President Joe Biden said on Friday the G7 industrialized nations will revoke Russia's "most favored nation" trade status, and announced a U.S. ban on Russian seafood, alcohol and diamonds, the latest steps to punish Moscow over its invasion of Ukraine.

The move would deliver "another crushing below" to Russia, as it continues its aggression in Ukraine, Biden said. President Vladimir Putin is an "aggressor, the aggressor," Biden said, and he must "pay a price."

He also said the United States would add new names to a list of Russian oligarchs who are sanctioned, and ban the export of luxury goods to Russia.

In a separate statement, the White House said Biden would ban U.S. investment in Russia beyond the energy sector, and that G7 nations would move to block Russia from funds from the International Monetary Fund and World Bank.

"Those are the latest steps we're taking but they're not the last steps we're taking." Biden said. Russia calls its actions in Ukraine a "special operation".

The coordinated moves by Washington, London and other allies come on top of a host of unprecedented sanctions, export controls and banking restrictions aimed at pressuring Putin to end the largest war in Europe since World War Two.

The moves have already caused the Russian economy to crater, and the IMF is now predicting that it will plunge into a "deep recession" this year.

The United States is expanding sanctions on Russia to include executives of sanctioned banks and Russian banker Yuri Kovalchuk, as well as Russian lawmakers.

"Russia cannot grossly violate international law and expect to benefit from being part of the international economic order," the White House said in a statement.


Stripping Russia of its favored nation status paves the way for the United States and its allies to impose tariffs on a wide range of Russian goods, which would further ratchet up pressure on an economy that is already heading into a "deep recession." [L5N2VE2S1]

Russia is among the world's top exporters of oil, natural gas, copper, aluminum, palladium and other important commodities, and accounted for 1.9% of global trade in 2020. Since lesser sanctions were imposed in 2014 after Russia annexed Ukraine's Crimea, China has emerged as its biggest export destination.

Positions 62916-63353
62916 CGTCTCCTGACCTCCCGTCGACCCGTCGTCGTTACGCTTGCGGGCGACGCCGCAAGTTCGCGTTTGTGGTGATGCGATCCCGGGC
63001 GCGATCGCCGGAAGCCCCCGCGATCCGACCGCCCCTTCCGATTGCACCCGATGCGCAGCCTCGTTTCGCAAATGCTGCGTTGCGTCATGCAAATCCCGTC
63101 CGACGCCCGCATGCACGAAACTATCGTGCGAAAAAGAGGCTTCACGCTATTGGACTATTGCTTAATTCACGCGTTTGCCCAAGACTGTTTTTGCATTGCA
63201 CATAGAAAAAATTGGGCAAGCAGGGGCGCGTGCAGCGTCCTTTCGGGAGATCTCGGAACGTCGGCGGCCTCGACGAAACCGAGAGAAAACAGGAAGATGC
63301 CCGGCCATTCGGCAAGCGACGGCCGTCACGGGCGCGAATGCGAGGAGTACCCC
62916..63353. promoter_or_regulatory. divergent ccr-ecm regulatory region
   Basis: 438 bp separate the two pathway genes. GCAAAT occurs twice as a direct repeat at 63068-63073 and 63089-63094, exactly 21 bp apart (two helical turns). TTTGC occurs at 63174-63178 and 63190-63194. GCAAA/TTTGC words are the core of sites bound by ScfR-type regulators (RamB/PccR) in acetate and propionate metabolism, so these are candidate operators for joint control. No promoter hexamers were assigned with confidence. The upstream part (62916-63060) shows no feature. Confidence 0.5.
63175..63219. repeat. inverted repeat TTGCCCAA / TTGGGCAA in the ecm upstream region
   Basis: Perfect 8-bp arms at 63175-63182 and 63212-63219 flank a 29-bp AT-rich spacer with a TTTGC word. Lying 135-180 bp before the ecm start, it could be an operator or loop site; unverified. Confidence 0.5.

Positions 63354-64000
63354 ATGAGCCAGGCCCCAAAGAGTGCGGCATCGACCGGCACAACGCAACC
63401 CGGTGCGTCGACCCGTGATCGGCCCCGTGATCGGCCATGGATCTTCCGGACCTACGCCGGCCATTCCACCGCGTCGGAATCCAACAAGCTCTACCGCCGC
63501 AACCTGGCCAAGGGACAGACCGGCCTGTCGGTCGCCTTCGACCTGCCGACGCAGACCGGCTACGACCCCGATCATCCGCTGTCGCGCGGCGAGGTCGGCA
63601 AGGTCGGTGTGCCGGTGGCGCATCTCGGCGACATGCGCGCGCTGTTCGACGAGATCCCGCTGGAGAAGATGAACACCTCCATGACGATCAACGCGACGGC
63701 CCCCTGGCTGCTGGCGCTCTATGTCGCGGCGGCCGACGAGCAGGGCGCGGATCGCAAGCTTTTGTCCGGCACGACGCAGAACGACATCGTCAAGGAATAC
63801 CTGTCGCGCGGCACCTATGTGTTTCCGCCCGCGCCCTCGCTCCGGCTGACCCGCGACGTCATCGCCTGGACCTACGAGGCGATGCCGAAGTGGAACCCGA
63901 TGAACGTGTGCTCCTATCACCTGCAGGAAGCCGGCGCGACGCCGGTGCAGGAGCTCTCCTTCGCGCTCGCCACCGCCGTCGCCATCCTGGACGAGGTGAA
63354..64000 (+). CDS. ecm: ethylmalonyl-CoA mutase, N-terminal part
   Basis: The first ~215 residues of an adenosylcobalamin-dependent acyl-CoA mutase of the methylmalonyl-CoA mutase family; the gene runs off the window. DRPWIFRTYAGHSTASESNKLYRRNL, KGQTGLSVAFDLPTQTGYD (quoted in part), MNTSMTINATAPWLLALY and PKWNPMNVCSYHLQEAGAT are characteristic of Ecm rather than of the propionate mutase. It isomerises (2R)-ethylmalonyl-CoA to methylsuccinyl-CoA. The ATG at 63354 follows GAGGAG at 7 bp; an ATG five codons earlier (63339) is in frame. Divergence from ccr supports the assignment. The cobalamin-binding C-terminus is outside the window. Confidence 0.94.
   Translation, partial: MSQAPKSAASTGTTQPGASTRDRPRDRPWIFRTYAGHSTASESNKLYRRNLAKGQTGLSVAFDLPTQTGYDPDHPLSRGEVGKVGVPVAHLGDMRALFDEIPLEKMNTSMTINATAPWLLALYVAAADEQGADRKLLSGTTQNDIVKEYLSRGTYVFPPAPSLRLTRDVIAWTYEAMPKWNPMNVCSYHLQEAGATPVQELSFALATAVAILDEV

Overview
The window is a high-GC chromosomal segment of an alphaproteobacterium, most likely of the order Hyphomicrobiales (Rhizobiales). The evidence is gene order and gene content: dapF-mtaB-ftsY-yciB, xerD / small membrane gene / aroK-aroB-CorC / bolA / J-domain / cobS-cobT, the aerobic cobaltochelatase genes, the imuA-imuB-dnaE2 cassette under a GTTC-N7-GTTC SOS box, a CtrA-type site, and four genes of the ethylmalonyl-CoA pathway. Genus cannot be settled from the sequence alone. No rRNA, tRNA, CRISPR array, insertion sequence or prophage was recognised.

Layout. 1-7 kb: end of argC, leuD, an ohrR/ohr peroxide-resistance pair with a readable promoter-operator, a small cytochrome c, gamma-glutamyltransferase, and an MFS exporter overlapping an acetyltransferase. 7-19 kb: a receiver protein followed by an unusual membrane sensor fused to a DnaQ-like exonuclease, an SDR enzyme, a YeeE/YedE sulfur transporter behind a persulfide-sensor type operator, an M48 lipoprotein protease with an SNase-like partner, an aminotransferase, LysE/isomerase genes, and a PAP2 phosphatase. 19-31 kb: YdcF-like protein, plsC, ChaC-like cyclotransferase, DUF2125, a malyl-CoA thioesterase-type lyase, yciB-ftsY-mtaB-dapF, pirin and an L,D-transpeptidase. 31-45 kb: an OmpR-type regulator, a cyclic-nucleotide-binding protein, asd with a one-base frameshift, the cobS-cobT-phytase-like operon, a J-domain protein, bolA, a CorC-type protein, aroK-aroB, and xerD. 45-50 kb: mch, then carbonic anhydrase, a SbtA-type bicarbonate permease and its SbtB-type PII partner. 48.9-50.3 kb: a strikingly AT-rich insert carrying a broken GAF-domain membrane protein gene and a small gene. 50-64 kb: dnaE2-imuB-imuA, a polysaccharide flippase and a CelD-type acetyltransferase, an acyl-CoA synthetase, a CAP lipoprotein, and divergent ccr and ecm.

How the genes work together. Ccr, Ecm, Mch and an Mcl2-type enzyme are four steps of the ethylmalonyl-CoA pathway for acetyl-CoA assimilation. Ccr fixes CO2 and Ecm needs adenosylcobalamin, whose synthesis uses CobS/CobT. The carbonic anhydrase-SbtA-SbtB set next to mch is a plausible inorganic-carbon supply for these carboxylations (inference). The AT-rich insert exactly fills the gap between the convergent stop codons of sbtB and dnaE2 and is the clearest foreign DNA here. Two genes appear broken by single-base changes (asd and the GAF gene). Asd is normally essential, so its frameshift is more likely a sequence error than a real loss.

In the United States, removing Russia's "Permanent Normal Trade Relations" status will require an act of Congress, but lawmakers in both houses - and on both sides of the political aisle - have already signaled their support.

The White House will work with lawmakers on legislation to revoke Russia's status, administration sources said.

In 2019, Russia was the 26th largest goods trading partner of the United States, with some $28 billion exchanged between the two countries, according to the U.S. Trade Representative's office.

The ban of U.S. luxury exports to Russia and Belarus -- including high-end watches, vehicles, clothes, alcohol and jewelry -- takes effect immediately on Friday, the Commerce Department said in a separate statement as part of the effort to further isolate Moscow and its allies.

The United States imported $1.2 billion in Russian fish and shellfish in 2021, according to the U.S. Census Bureau, including sturgeon black caviar. America that year also imported from Russia $275 million worth of diamonds, and about $21 million in alcoholic beverages, according the Census Bureau.

Top imports from Russia included mineral fuels, precious metal and stone, iron and steel, fertilizers and inorganic chemicals, all goods that could face higher tariffs once Congress acts to revoke Russia's favored nation trade status.